Friday, July 15, 2011

The Universe Intervenes

After what I've done to myself this week, I think I have a better understanding of the dilemma of a schizophrenic. When the treatment makes you believe you're cured, you go off the meds and fall back into the snake pit. Or maybe I'm an addict; the kind who convinces herself that one tiny little tumble off the wagon will not land her back in the gutter.

Maybe I was just too tired, too strung out, in the days immediately after we decided not to renew our lease, to understand the pure rightness of that course. As the days went by and the reality of the choice set in, I should have seen exactly why I was not unhappy about leaving it all behind. I didn't understand the peace I felt. I appreciated it…but I didn't get it. Why wasn't I looking back at even one moment of the experience with a nostalgic tear in my eye?

It was because I was done. Not just exhausted, frustrated, and not getting any richer. DONE.

The one thing I understand now, after resurrecting the whole restaurant owner experience on a small, temporary basis (evidently WAAAY too soon after euthanizing it) is that I hate it. I hate the work, I hate the dining public, I hate having to deal with employees, I hate what the stress does to me. I hate the constant problem solving; the incessant worrying about how to put more butts in the seats. All these things that were once exhilarating challenges--dragons begging to be slain, victories waiting to be won--have become nothing but assault and battery. I throw my hands up, duck and wait for the next blow.

I. H.A.T.E. I. T.

This is not something that a few days, months, years of R & R is going to cure.

It is absolutely time—and then some—to put my restaurant career behind me. I sincerely believe that is what the Universe wants me to understand. I am being told to stop and wait—patiently—for guidance. The Universe will be faithful, if I open myself to It.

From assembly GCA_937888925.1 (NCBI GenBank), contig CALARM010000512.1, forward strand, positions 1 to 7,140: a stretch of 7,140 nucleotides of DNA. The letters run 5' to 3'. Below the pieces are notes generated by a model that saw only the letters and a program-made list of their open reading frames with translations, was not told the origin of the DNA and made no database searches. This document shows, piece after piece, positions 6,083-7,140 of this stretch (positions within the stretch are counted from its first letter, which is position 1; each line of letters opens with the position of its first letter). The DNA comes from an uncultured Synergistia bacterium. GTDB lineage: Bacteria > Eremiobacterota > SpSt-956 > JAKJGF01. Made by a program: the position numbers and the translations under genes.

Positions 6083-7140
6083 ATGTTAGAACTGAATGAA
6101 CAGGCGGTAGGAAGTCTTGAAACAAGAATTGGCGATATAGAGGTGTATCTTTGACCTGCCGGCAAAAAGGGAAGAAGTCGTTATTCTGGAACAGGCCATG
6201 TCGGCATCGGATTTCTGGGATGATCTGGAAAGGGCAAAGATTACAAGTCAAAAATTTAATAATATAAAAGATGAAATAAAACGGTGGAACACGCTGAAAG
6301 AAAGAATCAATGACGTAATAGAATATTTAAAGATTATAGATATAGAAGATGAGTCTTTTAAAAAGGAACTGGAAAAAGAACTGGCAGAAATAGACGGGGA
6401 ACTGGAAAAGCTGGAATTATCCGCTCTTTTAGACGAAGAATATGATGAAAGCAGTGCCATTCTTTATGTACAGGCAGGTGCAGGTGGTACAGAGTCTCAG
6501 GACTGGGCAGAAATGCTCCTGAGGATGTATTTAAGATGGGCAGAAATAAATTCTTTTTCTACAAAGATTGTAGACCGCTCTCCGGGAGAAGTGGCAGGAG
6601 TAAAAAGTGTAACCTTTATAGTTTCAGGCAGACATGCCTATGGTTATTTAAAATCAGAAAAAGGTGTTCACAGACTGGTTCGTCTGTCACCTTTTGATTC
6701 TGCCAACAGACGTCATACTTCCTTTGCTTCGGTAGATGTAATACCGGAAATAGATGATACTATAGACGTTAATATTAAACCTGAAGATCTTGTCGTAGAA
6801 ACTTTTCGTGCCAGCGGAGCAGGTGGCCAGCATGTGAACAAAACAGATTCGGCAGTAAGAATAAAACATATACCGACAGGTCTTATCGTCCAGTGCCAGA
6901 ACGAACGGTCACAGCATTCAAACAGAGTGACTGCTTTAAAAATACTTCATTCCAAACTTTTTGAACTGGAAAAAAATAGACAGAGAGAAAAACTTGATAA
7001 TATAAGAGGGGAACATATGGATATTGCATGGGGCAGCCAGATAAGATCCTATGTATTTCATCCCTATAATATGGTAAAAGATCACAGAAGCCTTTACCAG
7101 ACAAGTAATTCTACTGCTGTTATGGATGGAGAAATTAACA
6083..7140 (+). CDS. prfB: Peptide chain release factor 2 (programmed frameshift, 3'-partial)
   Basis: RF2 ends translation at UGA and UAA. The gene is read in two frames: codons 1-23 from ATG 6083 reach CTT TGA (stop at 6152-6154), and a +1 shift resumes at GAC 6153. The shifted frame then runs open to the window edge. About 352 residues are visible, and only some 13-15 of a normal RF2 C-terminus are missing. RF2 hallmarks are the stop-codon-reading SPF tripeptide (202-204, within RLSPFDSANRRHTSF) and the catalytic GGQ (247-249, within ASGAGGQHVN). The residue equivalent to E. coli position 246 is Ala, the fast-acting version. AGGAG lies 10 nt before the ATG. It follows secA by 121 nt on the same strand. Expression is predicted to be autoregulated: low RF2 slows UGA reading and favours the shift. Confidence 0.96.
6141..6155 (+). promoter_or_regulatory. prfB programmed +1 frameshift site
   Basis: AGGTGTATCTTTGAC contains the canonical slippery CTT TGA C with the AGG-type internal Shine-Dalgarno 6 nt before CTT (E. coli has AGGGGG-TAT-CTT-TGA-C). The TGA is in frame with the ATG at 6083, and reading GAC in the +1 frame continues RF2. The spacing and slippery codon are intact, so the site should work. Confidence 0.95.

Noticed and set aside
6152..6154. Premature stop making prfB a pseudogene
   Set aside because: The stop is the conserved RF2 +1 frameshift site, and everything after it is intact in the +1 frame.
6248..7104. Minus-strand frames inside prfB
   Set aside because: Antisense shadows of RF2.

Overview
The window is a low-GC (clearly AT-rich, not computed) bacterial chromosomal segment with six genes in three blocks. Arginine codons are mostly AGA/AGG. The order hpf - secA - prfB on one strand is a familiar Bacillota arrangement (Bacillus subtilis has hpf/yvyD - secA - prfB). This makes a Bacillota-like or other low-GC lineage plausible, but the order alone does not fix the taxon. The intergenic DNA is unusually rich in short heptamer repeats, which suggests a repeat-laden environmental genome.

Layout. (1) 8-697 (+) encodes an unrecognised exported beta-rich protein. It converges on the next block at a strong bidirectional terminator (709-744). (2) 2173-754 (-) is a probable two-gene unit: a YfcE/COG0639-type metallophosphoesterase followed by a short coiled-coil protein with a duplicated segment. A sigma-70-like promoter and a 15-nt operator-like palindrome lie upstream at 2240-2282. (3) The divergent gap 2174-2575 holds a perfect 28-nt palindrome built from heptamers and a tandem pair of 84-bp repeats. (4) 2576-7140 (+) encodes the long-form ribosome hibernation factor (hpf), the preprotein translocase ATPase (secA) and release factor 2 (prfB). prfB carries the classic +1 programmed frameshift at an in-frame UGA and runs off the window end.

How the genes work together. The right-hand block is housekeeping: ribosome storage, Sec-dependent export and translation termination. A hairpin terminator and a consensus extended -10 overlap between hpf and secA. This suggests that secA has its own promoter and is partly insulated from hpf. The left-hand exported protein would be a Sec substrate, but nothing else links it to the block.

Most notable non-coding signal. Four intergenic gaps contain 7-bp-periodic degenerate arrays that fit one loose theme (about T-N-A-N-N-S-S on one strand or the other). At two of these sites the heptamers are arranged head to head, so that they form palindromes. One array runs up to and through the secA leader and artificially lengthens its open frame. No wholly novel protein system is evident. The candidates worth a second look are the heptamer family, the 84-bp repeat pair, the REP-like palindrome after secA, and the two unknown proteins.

Unfortunately, patience has never been my virtue; and the combination of my inbred Old World Catholic guilt and Protestant work ethic are struggling tooth and nail for dominance of my time and psyche.

Work is part of my identity. Which is a large part of the problem, I suspect. I don't know who I am if I'm not working. I do know who I don't want to be. I don't want to be a burden, financial or otherwise, on any other person—family, husband, whoever. I don't want to be useless, and I don't want to take advantage. I don't want to depend on anybody.

But truly…I think the frustrating non-success of my little County Fair venture has been the voice of the Universe telling me to sit down, shut up and pay attention. To appreciate the living I receive—through the auspices of a partner who loves to be employed, needs to be employed, and will be employed whether he has me to support or not—and start stretching into the realm beyond the material.

I am being told—none too subtly—to move beyond "I need to make a living," to "I need to live."

So, 'round about next Monday morning, I'm going to get right on that. With immeasurable pleasure.

1 comment:

  1. You know, I smile every time I read your journal lately. You really have no idea how much I admire you for going for the dream and then having the guts to say "no more" when it was your life that was being squashed. After all, wasn't making your life more fulfilling and rewarding at the heart of the dream? Now, onwards!